The way Bill C-18, also known as the Online News Act, was pushed through the House of Commons and on to the Senate is “an utter embarrassment,” according to a leading observer of the file.
The bill completed its first reading on Wednesday in the House of Commons after the Liberals struck down debate on the bill’s second reading, promptly sending it to the Senate.
When put to a vote in the House, the bill passed with 213 votes for and 114 votes against. The Bill was supported by Liberal, NDP, Bloc Quebecois and Green Party MPs.
The Liberals claim that the law only sets out to force major social media companies like Facebook to negotiate revenue sharing deals with Canadian media companies, however, critics have argued that at its foundation it mandates payments for links.
In a blog post, Canada research chair of internet and e-commerce law at the University of Ottawa, Michael Geist, called the legislative review “an utter embarrassment.”
“The government cut off debate at second reading, actively excluded dozens of potential witnesses, expanded the bill to hundreds of broadcasters that may not even produce news, denigrated online news services as “not real news”, and shrugged off violations of international copyright law,” wrote Geist.
“All the while, it acknowledged that mandated payments for links are the foundation of the bill with officials stating that individual Facebook posts accompanied by a link to a news story would be caught by the law.”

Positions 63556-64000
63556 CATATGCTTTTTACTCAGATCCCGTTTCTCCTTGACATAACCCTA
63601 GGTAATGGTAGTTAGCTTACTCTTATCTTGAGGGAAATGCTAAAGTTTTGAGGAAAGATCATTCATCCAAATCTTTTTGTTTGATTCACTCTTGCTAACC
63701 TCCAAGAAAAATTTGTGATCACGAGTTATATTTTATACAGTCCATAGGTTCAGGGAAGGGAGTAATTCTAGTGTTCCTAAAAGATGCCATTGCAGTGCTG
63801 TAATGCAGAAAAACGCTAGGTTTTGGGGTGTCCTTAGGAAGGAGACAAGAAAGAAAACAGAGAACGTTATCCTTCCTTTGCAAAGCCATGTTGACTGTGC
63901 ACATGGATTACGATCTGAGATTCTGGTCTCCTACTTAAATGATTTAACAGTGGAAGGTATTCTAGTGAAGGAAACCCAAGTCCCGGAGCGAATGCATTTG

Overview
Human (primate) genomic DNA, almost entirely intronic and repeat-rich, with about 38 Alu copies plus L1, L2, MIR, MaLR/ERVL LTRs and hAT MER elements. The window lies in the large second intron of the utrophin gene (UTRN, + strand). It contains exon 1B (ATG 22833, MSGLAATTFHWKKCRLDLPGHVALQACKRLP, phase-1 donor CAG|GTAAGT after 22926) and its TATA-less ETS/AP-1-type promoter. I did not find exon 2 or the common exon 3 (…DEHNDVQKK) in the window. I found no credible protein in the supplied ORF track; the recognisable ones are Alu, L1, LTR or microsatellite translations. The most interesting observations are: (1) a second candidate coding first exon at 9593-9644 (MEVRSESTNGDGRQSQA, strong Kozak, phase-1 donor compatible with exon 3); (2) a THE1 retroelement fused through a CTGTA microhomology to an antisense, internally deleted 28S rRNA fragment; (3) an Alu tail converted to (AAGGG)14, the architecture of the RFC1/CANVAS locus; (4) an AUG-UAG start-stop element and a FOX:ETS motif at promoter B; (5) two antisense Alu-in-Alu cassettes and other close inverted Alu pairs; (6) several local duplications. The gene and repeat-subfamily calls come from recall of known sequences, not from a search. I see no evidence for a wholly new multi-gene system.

In a tweet yesterday, Liberal MP Lisa Hepfner equated sharing news links on social media companies to “Facebook and Google (stealing) local journalists’ articles.”
The comment quickly garnered backlash, with some pointing out that Hepfner herself has shared links from news sources without explicitly giving credit to the source.
Members of the Official Opposition have criticized the bill during the final days of debate in the House, calling it an affront to the freedom of the press and an attempt by the Liberal government to stack the cards in their favour.
On Tuesday, Conservative MP Brad Redekopp said that the bill “has the potential to tip the scales towards” the governing NDP-Liberals.
“This legislation is one of three Internet censorship laws that the NDP-Liberal government has brought in since the last election,” said Redekopp.
“Simply put, this law would force Facebook, Google and other Internet companies to prioritize CBC and other government-approved news outlets on our feed over the smaller alternative news media platforms that may be more critical of the NDP-Liberal view of the world,” he continued.
“This legislation has the potential to tip the scales toward the NDP-Liberals during elections. Big tech recognizes that and they do not want to be tools of censorship in Canada or anywhere else.”
Facebook has warned the Canadian government that it could block access to news sharing in Canada on its platform should the bill become law.
“If this draft legislation becomes law, creating globally unprecedented forms of financial liability for news links or content, we may be forced to consider whether we continue to allow the sharing of news content on Facebook in Canada as defined under the Online News Act,” said Facebook’s head of media partnerships for Canada Marc Dinsdale.